A slice of Queen Victoria's wedding cake, originally served February 10th, 1840 (Source: Christie's).

Auctioned by Christie's in 2016, Queen Victoria's cake shows just how well a traditional fruitcake can hold up. Some 141 years fresher, our slice was also purchased at auction . As with other slices from past royal weddings, it included a monogrammed box.

Looks pretty rugged, right? Still as durable as the royal fruitcakes may be, we took no chances in preparing this specimen for inclusion in the Mini Museum. Instead, we turned to science and replicated a process used to preserve delicate organic structures called plastination.

The plastination process involves replacing water and lipid within an organic structure with curable polymers. It is commonly used to preserve body parts (or even entire bodies) for study. As far as we know, this is the first time anyone has ever tried it with a slice of royal fruitcake.

Royal Wedding Cake Prep

The process normally involves four steps: fixation, dehydration, forced infusion, and curing/hardening. Fixation involves soaking the material in a preserving solution, such as Formaldehyde. In our case, we didn't need to do this because fruitcakes are already fixed with a generous amount of brandy, including "feeding" the finished cake additional brandy over a period of months to keep it from drying out. This allowed us to skip straight to dehydration.

Once the cake was dehydrated, we soaked it in a freezing cold bath of acetone. Under these conditions, the acetone draws out any additional water within the fruitcake and replaces it at the cellular level.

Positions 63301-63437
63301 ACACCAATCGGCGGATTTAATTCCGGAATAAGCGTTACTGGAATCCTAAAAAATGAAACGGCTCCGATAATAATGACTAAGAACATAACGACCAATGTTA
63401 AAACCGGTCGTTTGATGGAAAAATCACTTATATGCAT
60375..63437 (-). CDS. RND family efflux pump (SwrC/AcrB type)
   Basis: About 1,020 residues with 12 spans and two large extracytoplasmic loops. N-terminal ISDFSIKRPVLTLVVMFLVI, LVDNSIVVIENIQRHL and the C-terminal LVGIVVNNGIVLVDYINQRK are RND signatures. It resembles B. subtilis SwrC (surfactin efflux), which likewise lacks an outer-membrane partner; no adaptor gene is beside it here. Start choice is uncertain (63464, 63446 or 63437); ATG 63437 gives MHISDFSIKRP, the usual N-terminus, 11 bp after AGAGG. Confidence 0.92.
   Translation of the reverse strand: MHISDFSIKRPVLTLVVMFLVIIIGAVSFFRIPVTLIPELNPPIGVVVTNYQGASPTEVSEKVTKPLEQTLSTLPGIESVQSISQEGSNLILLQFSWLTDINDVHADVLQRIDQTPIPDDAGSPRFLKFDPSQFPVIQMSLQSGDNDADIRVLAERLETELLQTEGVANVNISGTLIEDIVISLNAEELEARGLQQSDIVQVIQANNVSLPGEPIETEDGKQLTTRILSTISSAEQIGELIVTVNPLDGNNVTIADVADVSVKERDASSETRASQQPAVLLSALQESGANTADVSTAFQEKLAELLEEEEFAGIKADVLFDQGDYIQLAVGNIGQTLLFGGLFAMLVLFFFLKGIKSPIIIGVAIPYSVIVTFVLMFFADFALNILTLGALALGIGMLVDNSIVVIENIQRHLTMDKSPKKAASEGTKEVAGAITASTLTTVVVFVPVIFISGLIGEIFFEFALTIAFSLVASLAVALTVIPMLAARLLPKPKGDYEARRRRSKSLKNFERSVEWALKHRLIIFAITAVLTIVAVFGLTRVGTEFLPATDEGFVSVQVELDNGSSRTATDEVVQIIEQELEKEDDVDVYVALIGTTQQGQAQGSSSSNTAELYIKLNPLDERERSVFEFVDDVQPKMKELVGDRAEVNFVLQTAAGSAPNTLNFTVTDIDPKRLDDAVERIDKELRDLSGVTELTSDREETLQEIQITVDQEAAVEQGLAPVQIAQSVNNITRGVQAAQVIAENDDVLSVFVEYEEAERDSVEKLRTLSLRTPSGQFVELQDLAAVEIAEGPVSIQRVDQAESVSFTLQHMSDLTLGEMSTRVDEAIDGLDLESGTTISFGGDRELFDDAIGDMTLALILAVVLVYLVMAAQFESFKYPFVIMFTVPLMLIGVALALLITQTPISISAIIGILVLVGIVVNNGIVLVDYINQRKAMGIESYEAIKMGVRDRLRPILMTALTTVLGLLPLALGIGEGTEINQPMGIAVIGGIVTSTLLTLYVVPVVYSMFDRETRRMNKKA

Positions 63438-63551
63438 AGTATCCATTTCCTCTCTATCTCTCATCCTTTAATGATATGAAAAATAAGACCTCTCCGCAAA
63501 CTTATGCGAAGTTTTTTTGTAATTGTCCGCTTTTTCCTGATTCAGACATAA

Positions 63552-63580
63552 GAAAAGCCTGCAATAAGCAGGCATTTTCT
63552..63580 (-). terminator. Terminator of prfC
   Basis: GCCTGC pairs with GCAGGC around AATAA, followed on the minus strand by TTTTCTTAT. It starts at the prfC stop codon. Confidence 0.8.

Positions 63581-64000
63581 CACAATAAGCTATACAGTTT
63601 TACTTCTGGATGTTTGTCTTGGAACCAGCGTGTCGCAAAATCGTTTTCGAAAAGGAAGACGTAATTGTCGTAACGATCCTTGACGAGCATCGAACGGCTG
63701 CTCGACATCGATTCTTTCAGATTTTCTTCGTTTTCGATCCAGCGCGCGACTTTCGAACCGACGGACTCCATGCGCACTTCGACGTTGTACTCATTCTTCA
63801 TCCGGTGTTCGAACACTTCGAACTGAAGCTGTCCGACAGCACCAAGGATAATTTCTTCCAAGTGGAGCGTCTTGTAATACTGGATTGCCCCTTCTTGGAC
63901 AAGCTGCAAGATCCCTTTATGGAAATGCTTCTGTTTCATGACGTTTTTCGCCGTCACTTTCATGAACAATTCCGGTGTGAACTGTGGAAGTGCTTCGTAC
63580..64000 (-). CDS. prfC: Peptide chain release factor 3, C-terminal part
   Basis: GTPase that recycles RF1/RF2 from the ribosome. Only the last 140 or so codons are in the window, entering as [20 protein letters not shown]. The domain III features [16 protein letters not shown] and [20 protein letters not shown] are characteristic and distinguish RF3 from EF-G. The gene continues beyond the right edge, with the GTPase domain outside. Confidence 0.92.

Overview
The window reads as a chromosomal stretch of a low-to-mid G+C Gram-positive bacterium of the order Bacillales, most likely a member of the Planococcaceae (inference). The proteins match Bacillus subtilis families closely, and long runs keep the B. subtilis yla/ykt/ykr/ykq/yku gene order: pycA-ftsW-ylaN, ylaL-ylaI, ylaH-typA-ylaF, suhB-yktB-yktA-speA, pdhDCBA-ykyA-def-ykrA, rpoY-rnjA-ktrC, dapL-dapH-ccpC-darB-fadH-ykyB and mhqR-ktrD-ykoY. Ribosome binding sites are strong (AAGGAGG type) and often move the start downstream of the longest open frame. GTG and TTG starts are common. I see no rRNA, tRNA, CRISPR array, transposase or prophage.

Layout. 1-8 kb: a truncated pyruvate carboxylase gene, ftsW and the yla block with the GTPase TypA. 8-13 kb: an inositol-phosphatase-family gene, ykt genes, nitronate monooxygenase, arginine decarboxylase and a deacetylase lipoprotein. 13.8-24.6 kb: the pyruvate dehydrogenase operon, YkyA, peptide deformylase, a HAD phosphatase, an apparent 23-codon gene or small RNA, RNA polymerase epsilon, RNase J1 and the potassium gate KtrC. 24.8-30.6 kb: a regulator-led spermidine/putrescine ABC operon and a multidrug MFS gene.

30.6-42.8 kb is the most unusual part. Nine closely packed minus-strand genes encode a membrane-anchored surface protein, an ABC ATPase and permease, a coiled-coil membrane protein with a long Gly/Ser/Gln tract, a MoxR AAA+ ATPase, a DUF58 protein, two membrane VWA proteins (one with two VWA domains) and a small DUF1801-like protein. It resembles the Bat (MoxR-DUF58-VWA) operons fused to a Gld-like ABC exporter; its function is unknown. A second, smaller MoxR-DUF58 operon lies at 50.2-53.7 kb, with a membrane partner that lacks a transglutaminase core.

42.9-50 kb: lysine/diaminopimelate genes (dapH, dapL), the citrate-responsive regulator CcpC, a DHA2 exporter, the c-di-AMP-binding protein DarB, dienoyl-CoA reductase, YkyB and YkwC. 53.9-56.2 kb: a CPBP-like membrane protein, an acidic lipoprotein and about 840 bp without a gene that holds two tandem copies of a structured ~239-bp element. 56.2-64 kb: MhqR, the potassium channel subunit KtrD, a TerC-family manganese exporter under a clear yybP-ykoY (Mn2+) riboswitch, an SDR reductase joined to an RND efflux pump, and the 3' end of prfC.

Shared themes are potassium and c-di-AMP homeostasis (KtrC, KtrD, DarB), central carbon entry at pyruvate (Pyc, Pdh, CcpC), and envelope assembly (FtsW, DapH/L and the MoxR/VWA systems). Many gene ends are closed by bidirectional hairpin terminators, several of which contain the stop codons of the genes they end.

Royal Wedding Cake Prep

The acetone-soaked pieces are then submerged inside a resin bath and placed in the vacuum chamber. In a vacuum, the acetone boils at lower temperatures, vaporizes, and draws in the resin as it leaves the cells. The end result is deep resin infusion that preserves the structure and ensures the material will be even more durable for the process ahead!

I'm happy to report that the process was a tremendous success. We stabilized the cake in such a way that we could create precise micro-slices and the final specimens retained their texture after inclusion in the Third Edition.

I have to admit that this is one of the most complex and time-consuming specimens we've ever created. I think the results show it was worth the effort. It really is a beautiful addition to the 29-Specimen Third Edition Collection.

Further Reading

I hope you enjoyed learning more about this incredible specimen. As mentioned above, there are many books about Prince Charles and Princess Diana. Below, I have noted several of the books I read while researching the article for the Companion Guide.

- Hans Fex, Creator and Chief Curator of the Mini Museum

Diana in Her Own Words
Diana: Her True Story in Her Own Words
by Andrew Morton (Simon & Schuster 2009)
Born to Be King
Born to Be King: Prince Charles on Planet Windsor
by Catherine Mayer (Henry Holt and Company 2015)
Harmony: A New Way of Looking at Our World
by Charles, H. R. H. "Prince of Wales.", Tony Juniper, and Ian Skelly (Harper Collins 2010)
House of Windsor
The House of Windsor vol. 6
by Andrew Roberts & Antonia Fraser (University of California Press 2000)